Review: People We Meet on Vacation by Emily Henry

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Synopsis from Goodreads:

With one week to win back the best friend she might just be in love with, a travel writer plans the trip of a lifetime in this sparkling new novel from the New York Times bestselling author of Beach Read.

Poppy and Alex. Alex and Poppy. They have nothing in common. She’s a wild child; he wears khakis. She has insatiable wanderlust; he prefers to stay home with a book. And somehow, ever since a fateful car share home from college many years ago, they are the very best of friends. For most of the year they live far apart–she’s in New York City, and he’s in their small hometown–but every summer, for a decade, they have taken one glorious week of vacation together.

Until two years ago, when they ruined everything. They haven’t spoken since.

Poppy has everything she should want, but she’s stuck in a rut. When someone asks when she was last truly happy, she knows, without a doubt, it was on that ill-fated, final trip with Alex. And so, she decides to convince her best friend to take one more vacation together–lay everything on the table, make it all right. Miraculously, he agrees.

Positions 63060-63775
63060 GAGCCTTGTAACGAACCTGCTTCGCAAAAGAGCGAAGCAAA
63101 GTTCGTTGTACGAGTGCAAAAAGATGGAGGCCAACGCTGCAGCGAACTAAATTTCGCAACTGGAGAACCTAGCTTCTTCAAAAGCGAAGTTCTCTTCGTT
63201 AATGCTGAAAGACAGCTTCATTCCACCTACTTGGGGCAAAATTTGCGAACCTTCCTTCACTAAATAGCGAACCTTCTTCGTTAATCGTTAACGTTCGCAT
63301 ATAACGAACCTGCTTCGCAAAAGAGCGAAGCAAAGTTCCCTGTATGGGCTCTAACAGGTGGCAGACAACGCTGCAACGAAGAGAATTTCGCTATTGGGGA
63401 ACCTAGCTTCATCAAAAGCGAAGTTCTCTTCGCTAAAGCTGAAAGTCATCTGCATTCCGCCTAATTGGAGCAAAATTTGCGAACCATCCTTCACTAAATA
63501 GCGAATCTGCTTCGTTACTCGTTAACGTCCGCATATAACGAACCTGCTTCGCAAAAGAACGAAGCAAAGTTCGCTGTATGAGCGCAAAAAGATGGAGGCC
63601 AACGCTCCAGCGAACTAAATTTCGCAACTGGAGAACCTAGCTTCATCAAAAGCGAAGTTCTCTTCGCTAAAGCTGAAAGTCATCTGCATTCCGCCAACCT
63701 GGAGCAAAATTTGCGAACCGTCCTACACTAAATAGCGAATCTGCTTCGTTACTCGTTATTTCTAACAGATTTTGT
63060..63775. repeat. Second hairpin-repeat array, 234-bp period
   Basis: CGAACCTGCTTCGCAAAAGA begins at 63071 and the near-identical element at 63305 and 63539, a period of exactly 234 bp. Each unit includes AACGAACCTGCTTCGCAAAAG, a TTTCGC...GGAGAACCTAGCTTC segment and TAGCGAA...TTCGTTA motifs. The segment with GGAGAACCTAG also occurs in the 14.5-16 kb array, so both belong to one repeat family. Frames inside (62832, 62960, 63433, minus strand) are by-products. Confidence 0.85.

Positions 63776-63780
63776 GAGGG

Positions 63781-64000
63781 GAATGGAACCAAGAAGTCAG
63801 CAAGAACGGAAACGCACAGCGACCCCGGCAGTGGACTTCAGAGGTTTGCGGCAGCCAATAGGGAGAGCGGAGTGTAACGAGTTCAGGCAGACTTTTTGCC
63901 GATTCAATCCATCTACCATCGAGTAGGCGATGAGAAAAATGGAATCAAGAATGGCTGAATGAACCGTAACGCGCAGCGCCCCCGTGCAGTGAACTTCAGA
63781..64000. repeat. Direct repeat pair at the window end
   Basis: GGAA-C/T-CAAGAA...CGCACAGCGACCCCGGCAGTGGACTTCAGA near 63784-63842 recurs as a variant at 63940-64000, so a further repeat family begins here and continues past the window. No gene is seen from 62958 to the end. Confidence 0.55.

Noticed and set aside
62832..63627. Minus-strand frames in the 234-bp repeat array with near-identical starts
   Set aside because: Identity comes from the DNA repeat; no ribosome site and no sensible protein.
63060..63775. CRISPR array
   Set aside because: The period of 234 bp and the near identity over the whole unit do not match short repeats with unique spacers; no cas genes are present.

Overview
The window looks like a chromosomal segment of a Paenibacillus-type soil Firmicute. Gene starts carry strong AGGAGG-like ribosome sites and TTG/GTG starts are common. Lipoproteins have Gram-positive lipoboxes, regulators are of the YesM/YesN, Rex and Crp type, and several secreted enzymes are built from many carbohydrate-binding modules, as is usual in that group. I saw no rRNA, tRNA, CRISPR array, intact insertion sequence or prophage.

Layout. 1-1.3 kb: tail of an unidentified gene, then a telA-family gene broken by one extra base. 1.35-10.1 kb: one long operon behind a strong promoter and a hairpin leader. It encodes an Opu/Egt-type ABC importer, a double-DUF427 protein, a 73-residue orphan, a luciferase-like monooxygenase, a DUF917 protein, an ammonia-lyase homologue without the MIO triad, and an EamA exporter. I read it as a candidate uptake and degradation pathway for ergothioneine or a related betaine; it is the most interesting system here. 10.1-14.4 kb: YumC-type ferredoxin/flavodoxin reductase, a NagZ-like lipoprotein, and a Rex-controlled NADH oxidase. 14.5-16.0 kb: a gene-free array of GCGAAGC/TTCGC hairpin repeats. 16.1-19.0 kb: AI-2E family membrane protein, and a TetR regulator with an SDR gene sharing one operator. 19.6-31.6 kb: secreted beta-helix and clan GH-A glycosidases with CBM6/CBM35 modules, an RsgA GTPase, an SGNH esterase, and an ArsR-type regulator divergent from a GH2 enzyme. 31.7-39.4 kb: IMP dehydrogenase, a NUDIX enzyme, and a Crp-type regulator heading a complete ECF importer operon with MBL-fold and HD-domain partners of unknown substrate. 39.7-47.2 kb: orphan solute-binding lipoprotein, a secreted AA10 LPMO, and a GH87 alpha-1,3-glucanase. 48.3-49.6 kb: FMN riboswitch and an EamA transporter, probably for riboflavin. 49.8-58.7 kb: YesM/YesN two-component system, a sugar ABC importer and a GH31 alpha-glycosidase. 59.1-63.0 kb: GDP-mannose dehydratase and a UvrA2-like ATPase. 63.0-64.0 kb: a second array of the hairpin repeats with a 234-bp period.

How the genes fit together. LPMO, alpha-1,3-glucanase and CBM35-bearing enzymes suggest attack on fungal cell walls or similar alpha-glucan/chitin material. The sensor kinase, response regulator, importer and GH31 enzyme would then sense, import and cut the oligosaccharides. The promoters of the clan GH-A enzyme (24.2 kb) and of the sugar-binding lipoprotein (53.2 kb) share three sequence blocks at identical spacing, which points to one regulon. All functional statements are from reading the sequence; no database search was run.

Now she has a week to fix everything. If only she can get around the one big truth that has always stood quietly in the middle of their seemingly perfect relationship. What could possibly go wrong?

I received a copy of this title from the publisher via NetGalley. It does not impact my review

People We Meet on Vacation publishes May 11, 2021. 

Emily Henry’s Beach Read was one of my favorite books of 2020, so I had very high expectations for People We Meet on Vacation. While I’m not sure it will make my 2021 Favorites list, I still definitely enjoyed it.